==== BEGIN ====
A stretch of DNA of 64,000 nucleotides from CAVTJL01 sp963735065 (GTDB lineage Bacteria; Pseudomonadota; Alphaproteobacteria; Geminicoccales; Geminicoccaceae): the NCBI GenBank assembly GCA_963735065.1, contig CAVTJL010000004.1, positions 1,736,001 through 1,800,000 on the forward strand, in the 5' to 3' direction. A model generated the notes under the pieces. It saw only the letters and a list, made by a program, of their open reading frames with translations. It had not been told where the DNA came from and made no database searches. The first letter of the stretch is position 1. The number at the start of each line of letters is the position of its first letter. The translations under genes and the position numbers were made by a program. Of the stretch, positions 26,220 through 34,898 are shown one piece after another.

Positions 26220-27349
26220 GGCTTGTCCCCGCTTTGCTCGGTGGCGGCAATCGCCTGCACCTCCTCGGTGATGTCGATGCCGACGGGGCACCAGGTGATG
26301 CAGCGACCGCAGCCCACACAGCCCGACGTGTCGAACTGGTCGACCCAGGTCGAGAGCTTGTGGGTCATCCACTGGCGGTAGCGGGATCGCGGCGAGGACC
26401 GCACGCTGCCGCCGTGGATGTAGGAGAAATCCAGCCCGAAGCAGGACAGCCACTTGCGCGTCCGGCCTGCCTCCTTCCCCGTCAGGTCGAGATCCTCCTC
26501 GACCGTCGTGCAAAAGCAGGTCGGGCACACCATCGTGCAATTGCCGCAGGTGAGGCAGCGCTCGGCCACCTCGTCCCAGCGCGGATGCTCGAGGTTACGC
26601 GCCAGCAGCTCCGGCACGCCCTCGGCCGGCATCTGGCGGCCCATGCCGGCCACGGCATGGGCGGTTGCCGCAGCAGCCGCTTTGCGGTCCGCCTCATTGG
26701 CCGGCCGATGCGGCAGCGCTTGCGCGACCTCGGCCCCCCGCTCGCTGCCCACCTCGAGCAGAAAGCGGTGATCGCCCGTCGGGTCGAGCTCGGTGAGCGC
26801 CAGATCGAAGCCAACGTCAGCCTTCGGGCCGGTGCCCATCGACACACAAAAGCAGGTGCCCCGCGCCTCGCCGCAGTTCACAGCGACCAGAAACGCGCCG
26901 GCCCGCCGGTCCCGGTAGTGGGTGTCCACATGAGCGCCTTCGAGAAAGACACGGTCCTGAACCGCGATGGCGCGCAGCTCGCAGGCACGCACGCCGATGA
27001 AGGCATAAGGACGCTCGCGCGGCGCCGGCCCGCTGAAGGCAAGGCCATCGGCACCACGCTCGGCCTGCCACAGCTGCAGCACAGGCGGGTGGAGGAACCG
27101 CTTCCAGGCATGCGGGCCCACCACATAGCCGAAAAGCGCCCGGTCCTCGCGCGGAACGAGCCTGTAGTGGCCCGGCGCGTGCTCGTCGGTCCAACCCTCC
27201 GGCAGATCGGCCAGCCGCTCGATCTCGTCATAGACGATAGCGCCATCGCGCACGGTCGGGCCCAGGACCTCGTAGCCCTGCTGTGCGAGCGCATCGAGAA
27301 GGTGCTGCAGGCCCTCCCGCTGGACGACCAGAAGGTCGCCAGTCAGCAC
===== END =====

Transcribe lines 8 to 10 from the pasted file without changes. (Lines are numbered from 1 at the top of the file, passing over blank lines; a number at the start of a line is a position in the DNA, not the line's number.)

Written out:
26701 CCGGCCGATGCGGCAGCGCTTGCGCGACCTCGGCCCCCCGCTCGCTGCCCACCTCGAGCAGAAAGCGGTGATCGCCCGTCGGGTCGAGCTCGGTGAGCGC
26801 CAGATCGAAGCCAACGTCAGCCTTCGGGCCGGTGCCCATCGACACACAAAAGCAGGTGCCCCGCGCCTCGCCGCAGTTCACAGCGACCAGAAACGCGCCG
26901 GCCCGCCGGTCCCGGTAGTGGGTGTCCACATGAGCGCCTTCGAGAAAGACACGGTCCTGAACCGCGATGGCGCGCAGCTCGCAGGCACGCACGCCGATGA